Photographer: Fernando Llano/AP Photo

Fires Spark a Double Bonanza for Oil Refiners

  • Plant fires tighten supply, boost global oil refining margins
  • More disruptions can lead to unusual arbitrage trades: FGE

Oil refiners from Japan to the U.S. are benefiting from being forced by fires to make less fuel.

A slew of blazes at plants across the globe is shrinking supplies and boosting profits from turning crude into products such as gasoline and diesel. At least 13 refineries, including in Ruwais in Abu Dhabi, Deer Park in Texas and Tuapse in Russia with a combined capacity of about 1.8 million barrels a day, were struck by fire this month, according to data compiled by Bloomberg. That’s more than double the five plants affected last month.

Bloomberg data

The unexpected incidents are offering refiners a double windfall as it coincides with declining global fuel inventories amid solid demand. Total oil-product stockpiles in developed countries fell in November for a fourth month, with a “hefty” drop in middle distillates such as diesel in Europe, according to the International Energy Agency. If such outages continue, unusual intercontinental flows of fuels may occur this year, according to industry consultant FGE.

“These fires were certainly not expected, and when they happen, they help cracks,” said FGE analyst Sri Paravaikkarasu from Singapore. The incidents “definitely boosted overall market sentiment. Demand growth is still strong. Any small outage is helping to boost margins,” she said.

Processing profits in Singapore, a regional benchmark, averaged $7.25 per barrel in January, up from $6.70 a barrel in December, Paravaikkarasu estimates. If it had not been for fires, margins would have been 60 cents to $1 a barrel lower this month, she said. Average returns in Europe jumped to $2.68 a barrel from 78 cents a barrel, with U.S. rates 3.7 percent higher to $11.28, according to Bloomberg data.

Unexpected Disruption

An event like a blaze -- an unexpected disruption to supply -- is affecting margins to a greater extent this time around than two years earlier as global stockpiles have shrunk and the pace of additions to refining capacity has slowed, according to Paravaikkarasu.

Diesel inventories in China, the world’s biggest energy user, slipped to 5.81 million metric tons in December, the least on record, according to data from Xinhua’s China Oil, Gas and Petrochemicals newsletter. Fuel oil stockpiles in Singapore, a regional hub of oil trading, dropped to a two-year low earlier this month, official data show.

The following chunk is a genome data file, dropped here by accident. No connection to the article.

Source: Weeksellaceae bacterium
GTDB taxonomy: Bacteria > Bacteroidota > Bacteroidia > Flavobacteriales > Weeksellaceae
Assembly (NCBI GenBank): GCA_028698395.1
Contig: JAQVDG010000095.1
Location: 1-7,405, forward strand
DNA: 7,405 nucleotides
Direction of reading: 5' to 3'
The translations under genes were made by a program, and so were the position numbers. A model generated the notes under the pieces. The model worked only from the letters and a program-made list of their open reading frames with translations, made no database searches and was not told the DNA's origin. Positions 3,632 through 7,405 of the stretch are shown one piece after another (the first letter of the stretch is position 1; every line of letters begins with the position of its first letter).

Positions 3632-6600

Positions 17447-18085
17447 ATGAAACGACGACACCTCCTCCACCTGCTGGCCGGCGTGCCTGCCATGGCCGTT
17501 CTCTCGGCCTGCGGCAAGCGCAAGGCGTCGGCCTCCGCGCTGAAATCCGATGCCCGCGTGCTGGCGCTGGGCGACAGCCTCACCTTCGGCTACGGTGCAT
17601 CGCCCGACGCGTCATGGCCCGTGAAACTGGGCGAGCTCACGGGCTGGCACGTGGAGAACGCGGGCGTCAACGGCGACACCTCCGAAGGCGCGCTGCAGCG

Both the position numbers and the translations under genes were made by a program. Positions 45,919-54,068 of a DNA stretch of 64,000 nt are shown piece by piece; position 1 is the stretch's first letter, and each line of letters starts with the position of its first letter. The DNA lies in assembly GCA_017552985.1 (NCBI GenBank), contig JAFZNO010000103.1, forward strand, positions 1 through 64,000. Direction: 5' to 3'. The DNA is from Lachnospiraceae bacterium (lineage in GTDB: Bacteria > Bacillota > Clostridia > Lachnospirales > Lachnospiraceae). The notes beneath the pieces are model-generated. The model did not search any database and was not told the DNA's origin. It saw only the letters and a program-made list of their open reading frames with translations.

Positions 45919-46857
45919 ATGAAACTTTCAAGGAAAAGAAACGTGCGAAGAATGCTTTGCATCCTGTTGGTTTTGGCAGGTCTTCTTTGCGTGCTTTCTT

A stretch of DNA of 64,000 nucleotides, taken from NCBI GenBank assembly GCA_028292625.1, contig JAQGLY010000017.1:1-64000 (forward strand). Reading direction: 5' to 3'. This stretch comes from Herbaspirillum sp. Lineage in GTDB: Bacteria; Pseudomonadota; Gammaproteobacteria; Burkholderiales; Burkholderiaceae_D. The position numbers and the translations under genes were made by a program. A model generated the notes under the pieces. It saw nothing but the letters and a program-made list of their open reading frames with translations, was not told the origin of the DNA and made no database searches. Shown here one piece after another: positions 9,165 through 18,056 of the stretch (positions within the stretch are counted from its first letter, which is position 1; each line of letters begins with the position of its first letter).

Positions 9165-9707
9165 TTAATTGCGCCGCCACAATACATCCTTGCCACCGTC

Global fuel demand will rise by 1.4 million barrels per day in the first quarter from a year earlier, exceeding a “modest ” gain of 310,000 barrels per day in refinery processing rates, the IEA estimates.

The fires can prompt fuel to travel to more unusual, distant customers, offering a money-making opportunity for traders seeking to take advantage of price differentials between the East and the West.

“If there are refinery glitches in the East, refiners in the West have to make up for the loss in Asia, which results in higher profits in Europe,” said Ehsan Ul-Haq, principal consultant at KBC Advanced Technologies.

Abu Dhabi National Oil Co. has sold a cargo of straight-run residual fuel oil to Cargill Inc. after a blaze at its Ruwais refinery earlier this month forced the company to export excess fuel that was to be processed at halted units. The shipment is going to a Chinese independent refiner, according to traders with knowledge of the matter.

“Internationally such reshuffling is much easier as fuel specifications are simpler and there are many grades consumed in various places,” John Vautrain, head of consultant Vautrain & Co., said of intercontinental flows known as arbitrage trades.

Margins may weaken in the second and third quarters before recovering in the final period to levels seen in the first quarter, according to KBC.

FGE’s Paravaikkarasu sees Singapore margins in the range of $6 to $7 a barrel at least until the third quarter. “We’re a little bit higher currently because of the fires,” she said.

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